24 films. 3,235 tweets. 75,291 words (including this post and tomorrow’s ranking). A number of hours I probably should not calculate if I do not want to go through some kind of existential crisis. It’s all led to a final ranking, coming tomorrow. But before I just shove a list of 24 movies in your beautiful faces, I wanted to give you a peek into the logic that leads to the ranking. I think a fair amount of it makes sense. Others are a bit more suspect, but whatever, I’m not getting this published in an academic magazine, so fight me.

(Please don’t fight me. If you are reading this, I am so grateful for you being willing to read something that has the word “Spreadsheets” in its title, and the word “Math” in its description. You are the real hero.)

As the name implies, I crafted a spreadsheet for this project (this post’s cover photo is an actual shot from my spreadsheet). I want to tell you, it’s when I created this spreadsheet when this whole project felt real to me, and when my excitement for the project exploded. I am very proud of it, and the stupid math that supports it, and the final rankings that it has created. Now you get to read about it. Again, thank you for the patience.

What are the categories?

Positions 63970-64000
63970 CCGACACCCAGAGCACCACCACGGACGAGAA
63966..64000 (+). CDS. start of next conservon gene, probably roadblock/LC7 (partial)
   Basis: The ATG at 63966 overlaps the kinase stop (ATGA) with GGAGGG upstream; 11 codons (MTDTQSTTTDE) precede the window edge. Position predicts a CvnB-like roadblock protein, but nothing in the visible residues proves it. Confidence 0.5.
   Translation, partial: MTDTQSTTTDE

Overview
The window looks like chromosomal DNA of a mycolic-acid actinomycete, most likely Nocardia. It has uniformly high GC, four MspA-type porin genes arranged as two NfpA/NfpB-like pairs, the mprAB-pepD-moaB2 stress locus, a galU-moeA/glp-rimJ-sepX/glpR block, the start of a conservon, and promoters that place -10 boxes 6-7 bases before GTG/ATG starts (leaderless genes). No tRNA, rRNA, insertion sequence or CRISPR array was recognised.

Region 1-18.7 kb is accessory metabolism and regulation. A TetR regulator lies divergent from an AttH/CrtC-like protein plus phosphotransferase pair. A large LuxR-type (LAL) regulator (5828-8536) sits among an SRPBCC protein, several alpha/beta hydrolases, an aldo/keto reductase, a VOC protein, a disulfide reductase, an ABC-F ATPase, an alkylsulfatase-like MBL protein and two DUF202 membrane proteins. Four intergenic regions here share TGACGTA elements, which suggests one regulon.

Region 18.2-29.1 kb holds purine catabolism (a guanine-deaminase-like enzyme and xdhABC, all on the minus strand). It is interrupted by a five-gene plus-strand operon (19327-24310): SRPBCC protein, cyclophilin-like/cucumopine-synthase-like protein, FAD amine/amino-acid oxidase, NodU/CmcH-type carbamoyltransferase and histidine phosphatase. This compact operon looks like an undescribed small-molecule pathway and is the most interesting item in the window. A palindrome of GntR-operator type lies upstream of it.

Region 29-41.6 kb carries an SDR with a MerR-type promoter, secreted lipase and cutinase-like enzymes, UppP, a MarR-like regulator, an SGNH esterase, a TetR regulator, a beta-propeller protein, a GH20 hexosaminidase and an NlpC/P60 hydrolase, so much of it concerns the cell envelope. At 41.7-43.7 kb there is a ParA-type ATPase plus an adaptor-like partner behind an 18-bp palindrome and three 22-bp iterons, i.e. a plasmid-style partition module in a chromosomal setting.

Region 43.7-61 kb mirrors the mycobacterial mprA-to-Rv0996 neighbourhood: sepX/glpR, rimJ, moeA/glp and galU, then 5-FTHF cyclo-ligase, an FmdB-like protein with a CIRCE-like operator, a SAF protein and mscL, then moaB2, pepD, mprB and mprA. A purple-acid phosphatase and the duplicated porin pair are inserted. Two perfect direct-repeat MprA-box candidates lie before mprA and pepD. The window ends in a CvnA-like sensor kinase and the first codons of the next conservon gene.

For those of you who have read all the articles that have led to this moment, you will have noticed each one has designated sections: James Bond, Song, Villain, Girls, Henchpeople/Sidekicks, Gadgets, Story, and Rating. Most of these have some kind of representation on this spreadsheet. James Bond is pretty obvious, as are the Song and Story sections. Villain, more often than not, was an easy decision, although on a small handful of occasions, I (and by I, I, of course, mean the James Bonding podcast, who selected the villains of each film) had to choose one to be the main villain (Rosa Klebb over Red Grant in From Russia with Love, Kamal Khan over General Orlov in Octopussy, General Koskov over Brad Whitaker in Living Daylights, Elektra King over Renard in The World is Not Enough). Similar processes went through for the Female Leads and Henchpeople (Female Leads I chose, as the podcast has yet to do any kind of ranking for them, Henchpeople were named by the podcast). After I realized how little I cared for gadgets, I removed them from the ranking. And then the rating category is kind of included, but tweaked, when I crafted a separate Rewatchability ranking, which corresponds pretty well to the final ratings I gave, which a couple of exceptions.